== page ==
Some weeks back, this questions was posted, "I wonder how many times is the Prodigal allowed to return?".
This is a great question, “Why?”. Because it allows us to focus, not on our understanding of mercy and compassion but on God's infinite mercy and compassion. The simple answer is- there is no limit to the mercy, acceptance, empathy, generosity of our Prodigal Father. I like to take my cue from Henry Nowen’s book, "The Return of the Prodigal Son" [that book radically changed my understanding of the sacrament of reconciliation and my own understanding of what it means to be the beloved]. In his book, Nowen points out it is the love of the Father which is prodigal. You and I are the rebellious son and the resentful son as well [this is also read as rebellious daughter and resentful daughter]. Both are living and at war within each one of us every day. So also is the presence of the Prodigal Father. All three are dwelling within the cave of our souls. In our rebellion, we leave the home where we are loved with a reckless love. We move off to a far off land. In that far off land, seeking what we have left behind. We can rent, at a price, but can never find a home to be at home in. Yet it is in that far off place away from the comfort of home, in a moment of clarity, which always comes to us in pain, we are reminded of who we are, where we are and what we have left behind. So, we make a u-ee and head back knowing we will be received as the rebellious son was, with a reception beyond our imagination and expectation.
The rebellious son just wanted to return. He wanted to become one of the hired hands, with no relationship to the family. The father wanted none of that. He placed him right back into his inheritance. I am sure to the consternation of the resentful son. Being returned to his rightful place came responsibility. The rebellious son will one day have to be as his father, is. This is going to take a great deal of hard work, patience and perseverance. His plan was to practice "the spirituality of evasion". Evasion does not bring out the best in us. And so, the father said "no". He wanted the best for his son and so he would not allow him, as the son wished. He not only wants everything that is good for his beloved son, but what is BEST for his beloved.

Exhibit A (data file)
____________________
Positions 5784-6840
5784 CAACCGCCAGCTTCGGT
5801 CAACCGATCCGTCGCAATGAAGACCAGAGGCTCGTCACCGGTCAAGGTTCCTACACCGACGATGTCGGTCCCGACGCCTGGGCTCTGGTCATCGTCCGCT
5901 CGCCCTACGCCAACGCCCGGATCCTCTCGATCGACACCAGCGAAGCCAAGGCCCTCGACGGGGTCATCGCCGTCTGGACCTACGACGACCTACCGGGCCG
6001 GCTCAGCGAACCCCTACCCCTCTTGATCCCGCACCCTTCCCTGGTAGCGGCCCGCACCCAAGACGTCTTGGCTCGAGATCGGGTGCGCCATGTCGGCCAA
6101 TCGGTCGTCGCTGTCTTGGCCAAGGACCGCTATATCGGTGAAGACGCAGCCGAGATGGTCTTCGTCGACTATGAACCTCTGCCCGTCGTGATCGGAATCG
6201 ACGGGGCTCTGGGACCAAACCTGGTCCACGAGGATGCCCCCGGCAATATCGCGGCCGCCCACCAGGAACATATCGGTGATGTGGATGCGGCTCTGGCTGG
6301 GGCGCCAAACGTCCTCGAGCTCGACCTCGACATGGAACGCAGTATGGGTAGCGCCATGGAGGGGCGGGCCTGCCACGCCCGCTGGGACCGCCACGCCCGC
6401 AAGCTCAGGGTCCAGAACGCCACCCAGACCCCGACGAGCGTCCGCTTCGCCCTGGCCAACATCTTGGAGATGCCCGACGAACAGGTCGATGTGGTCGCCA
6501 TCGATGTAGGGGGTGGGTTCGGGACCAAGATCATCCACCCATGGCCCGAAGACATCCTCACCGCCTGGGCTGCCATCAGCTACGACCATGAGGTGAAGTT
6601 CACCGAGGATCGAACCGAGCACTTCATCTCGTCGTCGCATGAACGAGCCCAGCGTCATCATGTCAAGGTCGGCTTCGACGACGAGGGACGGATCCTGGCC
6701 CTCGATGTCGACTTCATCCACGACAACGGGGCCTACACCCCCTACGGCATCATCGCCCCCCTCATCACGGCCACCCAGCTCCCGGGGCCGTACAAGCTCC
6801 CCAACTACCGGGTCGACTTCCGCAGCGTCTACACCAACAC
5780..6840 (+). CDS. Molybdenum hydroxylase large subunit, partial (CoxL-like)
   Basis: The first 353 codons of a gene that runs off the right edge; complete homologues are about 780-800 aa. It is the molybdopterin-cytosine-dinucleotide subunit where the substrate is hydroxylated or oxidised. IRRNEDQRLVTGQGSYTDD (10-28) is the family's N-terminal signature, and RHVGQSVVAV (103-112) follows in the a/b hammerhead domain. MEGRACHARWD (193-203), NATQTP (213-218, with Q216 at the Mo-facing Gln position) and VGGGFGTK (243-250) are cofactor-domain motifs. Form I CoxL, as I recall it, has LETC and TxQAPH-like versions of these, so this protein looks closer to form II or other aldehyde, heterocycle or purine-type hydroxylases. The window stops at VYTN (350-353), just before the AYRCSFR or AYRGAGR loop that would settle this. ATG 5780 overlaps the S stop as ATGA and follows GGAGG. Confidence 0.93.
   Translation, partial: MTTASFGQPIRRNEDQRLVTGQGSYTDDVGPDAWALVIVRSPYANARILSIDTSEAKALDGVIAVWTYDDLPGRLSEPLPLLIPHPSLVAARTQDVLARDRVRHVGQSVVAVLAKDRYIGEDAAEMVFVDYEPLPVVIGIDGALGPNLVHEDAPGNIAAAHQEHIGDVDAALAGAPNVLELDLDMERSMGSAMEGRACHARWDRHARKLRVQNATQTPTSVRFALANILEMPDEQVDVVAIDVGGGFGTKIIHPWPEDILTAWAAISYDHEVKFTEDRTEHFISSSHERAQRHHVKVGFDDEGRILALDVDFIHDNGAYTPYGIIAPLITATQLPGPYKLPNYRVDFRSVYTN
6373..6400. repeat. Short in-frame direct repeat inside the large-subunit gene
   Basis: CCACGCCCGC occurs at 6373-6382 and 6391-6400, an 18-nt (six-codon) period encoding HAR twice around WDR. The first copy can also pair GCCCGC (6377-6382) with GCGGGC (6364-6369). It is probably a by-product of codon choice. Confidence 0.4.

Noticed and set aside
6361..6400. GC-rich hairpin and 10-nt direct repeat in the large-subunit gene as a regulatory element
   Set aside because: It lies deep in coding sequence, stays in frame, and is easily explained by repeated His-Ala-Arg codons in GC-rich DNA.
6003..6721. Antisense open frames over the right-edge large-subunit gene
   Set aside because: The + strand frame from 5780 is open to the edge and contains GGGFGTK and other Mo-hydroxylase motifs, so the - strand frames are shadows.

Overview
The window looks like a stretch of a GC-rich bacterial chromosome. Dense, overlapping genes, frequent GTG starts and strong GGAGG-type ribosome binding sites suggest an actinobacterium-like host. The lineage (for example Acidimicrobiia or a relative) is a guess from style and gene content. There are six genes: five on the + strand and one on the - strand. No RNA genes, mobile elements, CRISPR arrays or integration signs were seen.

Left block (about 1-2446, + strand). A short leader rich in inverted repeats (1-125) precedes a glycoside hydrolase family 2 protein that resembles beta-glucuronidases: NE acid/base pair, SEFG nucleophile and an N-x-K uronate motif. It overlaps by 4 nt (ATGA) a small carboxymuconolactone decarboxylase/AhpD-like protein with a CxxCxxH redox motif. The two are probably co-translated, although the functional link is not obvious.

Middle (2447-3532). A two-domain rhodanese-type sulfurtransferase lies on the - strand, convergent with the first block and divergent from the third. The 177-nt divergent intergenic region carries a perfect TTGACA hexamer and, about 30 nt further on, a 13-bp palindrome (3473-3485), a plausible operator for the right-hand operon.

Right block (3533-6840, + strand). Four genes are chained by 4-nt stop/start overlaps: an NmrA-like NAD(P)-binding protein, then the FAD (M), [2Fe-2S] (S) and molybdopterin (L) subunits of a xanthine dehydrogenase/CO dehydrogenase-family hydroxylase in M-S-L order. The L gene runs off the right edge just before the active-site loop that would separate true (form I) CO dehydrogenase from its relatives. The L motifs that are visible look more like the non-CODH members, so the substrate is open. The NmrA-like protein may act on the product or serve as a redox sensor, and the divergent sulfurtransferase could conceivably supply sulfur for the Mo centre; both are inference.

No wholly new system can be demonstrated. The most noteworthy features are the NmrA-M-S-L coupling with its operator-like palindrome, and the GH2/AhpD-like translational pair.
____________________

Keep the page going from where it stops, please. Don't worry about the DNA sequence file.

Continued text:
The Prodigal Father is the incarnation of Paul's words on love, "Love is patient, love is kind, love takes no offense and is not resentful". These qualities of love defined what the father of the parable is. He is patient with his rebellious son. When he returns, there are no questions like, "Why did you do this to me? Look, I gave you a lot, what more could I have done?" "So you could not wait for me to die, so you could get your share and waste it." The love of the father is not resentful, only accepting. Down the road, what a wonderful gift the son has to share with those who will need a love that is patient, kind, and takes no offense.
Here is what the anonymous author of "The Cloud of Unknowing" wrote many centuries ago,
"I believe...that our Lord deliberately chooses to work in those that have been habitual sinners rather than in those who, by comparison, have never grieved Him at all. Yes, He seems to do this very often. For I think He wants us to realize that He is all merciful and all mighty and He is perfectly free to work as He pleases, where He pleases and when He pleases."
I have read that passage over and over so as to get the full brunt of the meaning. It is always like a splash of cold water in the July Arizona heat. It cleans, refreshes and encourages. It strengthens, it vivifies, it frees up something inside. This will provide a new strength, and a new hope. We will have a new strength for a new phase of the journey we are on. We will have the strength to carry on.
A dreamer's journey continues...